In the four years since those demonstrations began, rigorous testing has continued at multiple distribution centers throughout the country. The testing scope also has expanded, in some cases to as many as 60 vehicles at a time.
To date, trial data indicate distribution centers realizing at least a two percent increase in productivity (cases per hour), with evidence suggesting productivity increases may actually be as high as seven percent in some situations. Distribution centers also have seen a reduction in the amount of site power consumed, since the electricity required to support the hydrogen infrastructure is less than that required to recharge the lead-acid batteries. The most telling evidence that the fuel cell powered utility vehicle is an improvement over batteries: operators who do not want to give up these units when the trial is over.
Based on the testing results, hydrogen and fuel cell suppliers have learned a great deal, including how to ensure operator safety and establish safe and more convenient indoor fueling capabilities. As codes and standards for the lift truck industry were developed, jurisdictional authorities also became more familiar with the hydrogen refueling process, leading to faster and easier permitting.
Can Your Customer Use Hydrogen?
Practically speaking, all DCs can support hydrogen fueling as long as adequate space exists outdoors for installation of the hydrogen supply equipment (tube trailer, liquid hydrogen tank or on-site generation equipment) and the compression and storage package. This equipment could require as little as 750 sq. ft. of space on a concrete pad. Inside the DC, dispensers take up minimal floor space and are usually located on opposite ends of the warehouse to reduce the time required to drive to a fueling point. There is no limit to the number of dispensers that can be installed, and each dispenser can fuel as many as ten vehicles per hour. Therefore, smaller DCs might only need two dispensers, whereas large locations might require four or more.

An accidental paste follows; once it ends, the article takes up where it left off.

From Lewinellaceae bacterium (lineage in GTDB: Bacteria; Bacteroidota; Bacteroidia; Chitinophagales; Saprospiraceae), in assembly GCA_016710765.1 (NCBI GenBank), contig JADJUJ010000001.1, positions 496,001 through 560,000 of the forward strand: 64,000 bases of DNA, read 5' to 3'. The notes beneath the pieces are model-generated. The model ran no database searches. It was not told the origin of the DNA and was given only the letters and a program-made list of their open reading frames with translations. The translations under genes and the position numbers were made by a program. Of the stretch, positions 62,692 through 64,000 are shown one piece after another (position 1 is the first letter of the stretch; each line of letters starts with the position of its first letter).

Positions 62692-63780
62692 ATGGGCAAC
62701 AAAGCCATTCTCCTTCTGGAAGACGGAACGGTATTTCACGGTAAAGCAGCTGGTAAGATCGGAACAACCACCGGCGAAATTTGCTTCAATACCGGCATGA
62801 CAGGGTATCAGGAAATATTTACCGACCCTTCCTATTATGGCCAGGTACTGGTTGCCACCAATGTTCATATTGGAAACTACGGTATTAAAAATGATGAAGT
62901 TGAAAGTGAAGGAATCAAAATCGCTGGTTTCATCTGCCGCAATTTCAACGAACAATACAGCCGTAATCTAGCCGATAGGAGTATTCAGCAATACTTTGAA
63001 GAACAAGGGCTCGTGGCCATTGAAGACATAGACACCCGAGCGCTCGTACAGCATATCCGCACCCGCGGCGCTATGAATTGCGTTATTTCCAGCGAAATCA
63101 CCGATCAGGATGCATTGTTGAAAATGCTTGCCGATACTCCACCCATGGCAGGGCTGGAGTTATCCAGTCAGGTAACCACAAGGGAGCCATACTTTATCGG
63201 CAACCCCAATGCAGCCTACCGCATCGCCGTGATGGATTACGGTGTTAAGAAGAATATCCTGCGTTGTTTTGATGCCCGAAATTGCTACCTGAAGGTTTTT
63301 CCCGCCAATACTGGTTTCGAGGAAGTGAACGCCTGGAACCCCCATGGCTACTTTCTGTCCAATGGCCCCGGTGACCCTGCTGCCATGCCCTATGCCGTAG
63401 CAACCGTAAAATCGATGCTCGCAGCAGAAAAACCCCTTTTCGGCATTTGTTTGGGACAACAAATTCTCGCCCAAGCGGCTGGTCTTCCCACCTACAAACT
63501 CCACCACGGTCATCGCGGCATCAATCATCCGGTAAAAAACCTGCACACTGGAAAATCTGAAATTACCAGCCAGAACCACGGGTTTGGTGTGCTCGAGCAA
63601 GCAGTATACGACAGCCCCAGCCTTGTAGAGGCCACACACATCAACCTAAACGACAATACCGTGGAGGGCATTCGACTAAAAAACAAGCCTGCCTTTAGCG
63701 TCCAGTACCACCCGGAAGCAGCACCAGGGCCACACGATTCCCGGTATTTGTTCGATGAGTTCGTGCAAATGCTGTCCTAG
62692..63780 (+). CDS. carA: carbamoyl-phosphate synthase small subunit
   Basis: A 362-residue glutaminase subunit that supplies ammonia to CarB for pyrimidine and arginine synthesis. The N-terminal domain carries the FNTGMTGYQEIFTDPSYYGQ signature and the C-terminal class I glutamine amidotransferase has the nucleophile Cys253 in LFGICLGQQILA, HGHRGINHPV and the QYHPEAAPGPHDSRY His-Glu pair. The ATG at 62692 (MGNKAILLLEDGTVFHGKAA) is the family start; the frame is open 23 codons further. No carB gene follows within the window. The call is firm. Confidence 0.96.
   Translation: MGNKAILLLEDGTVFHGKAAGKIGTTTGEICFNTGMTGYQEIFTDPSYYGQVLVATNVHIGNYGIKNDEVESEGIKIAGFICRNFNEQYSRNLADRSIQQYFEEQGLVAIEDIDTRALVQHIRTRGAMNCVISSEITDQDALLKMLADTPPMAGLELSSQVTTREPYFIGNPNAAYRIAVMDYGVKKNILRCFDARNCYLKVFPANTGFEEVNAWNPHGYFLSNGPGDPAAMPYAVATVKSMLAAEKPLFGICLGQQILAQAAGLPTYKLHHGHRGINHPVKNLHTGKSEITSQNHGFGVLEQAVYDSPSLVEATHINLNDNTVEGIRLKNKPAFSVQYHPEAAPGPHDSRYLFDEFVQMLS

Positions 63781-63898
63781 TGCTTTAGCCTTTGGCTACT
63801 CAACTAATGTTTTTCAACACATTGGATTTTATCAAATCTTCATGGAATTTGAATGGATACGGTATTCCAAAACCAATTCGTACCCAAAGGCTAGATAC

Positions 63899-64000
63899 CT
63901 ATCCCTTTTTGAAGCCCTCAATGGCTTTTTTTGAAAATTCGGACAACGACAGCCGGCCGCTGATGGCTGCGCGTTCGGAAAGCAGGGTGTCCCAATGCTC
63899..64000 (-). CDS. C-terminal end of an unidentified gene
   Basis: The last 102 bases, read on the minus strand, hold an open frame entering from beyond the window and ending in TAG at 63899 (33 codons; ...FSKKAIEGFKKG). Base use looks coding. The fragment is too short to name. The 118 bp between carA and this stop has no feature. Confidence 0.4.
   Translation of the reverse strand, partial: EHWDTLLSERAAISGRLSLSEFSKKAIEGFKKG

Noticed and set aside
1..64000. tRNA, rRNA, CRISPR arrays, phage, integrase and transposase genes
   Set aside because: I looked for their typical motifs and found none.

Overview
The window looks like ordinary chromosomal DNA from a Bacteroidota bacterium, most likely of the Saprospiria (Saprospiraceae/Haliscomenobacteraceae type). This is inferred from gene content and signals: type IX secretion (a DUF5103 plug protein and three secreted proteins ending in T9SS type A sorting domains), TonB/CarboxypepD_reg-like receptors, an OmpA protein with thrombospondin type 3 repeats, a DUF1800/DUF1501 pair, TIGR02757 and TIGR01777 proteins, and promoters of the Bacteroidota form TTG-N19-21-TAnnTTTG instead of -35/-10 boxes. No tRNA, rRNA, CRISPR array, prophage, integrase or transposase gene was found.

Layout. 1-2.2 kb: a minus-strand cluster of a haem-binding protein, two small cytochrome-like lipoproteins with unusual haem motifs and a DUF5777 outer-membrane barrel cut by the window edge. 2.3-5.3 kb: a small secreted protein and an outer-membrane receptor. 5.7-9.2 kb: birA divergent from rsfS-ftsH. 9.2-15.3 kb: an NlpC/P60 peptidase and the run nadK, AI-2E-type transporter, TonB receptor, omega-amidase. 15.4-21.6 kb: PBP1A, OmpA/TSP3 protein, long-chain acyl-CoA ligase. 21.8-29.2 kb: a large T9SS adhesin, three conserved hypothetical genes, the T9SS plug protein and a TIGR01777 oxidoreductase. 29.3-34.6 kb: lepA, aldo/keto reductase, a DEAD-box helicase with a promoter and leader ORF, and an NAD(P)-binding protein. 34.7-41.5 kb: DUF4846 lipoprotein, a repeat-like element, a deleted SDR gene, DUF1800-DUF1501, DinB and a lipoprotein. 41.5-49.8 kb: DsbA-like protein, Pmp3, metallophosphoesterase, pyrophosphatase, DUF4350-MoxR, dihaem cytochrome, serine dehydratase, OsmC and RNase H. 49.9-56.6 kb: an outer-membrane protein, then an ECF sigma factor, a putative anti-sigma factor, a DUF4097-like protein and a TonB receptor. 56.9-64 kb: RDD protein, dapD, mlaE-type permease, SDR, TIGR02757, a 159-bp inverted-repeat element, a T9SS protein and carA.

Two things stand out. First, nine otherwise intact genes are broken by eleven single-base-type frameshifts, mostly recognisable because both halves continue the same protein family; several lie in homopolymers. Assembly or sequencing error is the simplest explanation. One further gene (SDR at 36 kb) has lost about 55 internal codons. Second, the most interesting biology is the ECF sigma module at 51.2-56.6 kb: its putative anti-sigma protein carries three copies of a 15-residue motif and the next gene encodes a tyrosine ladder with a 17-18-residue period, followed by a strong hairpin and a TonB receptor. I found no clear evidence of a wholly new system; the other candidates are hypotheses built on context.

Successful installations depend upon the cooperation of fuel cell power unit providers and industrial gas companies who are experienced in the safe delivery and distribution of hydrogen. The partners must work together to ensure all parties have a full understanding of the project’s requirements, including uptime and maintenance targets, so they can design and deliver a safe and reliable fueling solution for gaseous or liquid hydrogen.
Hydrogen fuel cell systems for distribution fleets have moved from testing to fully commercial applications that are reliable and safe. Wal-Mart and other retailers have already incorporated permanent systems at their regional distribution centers and are contemplating conversions of up to 200 vehicles.
|Meet the Author
Michael Ciotti is manager of project execution for hydrogen solutions at Linde North America, Inc., located in Murray Hill, New Jersey, and on the Web at www.linde.com/hydrogen.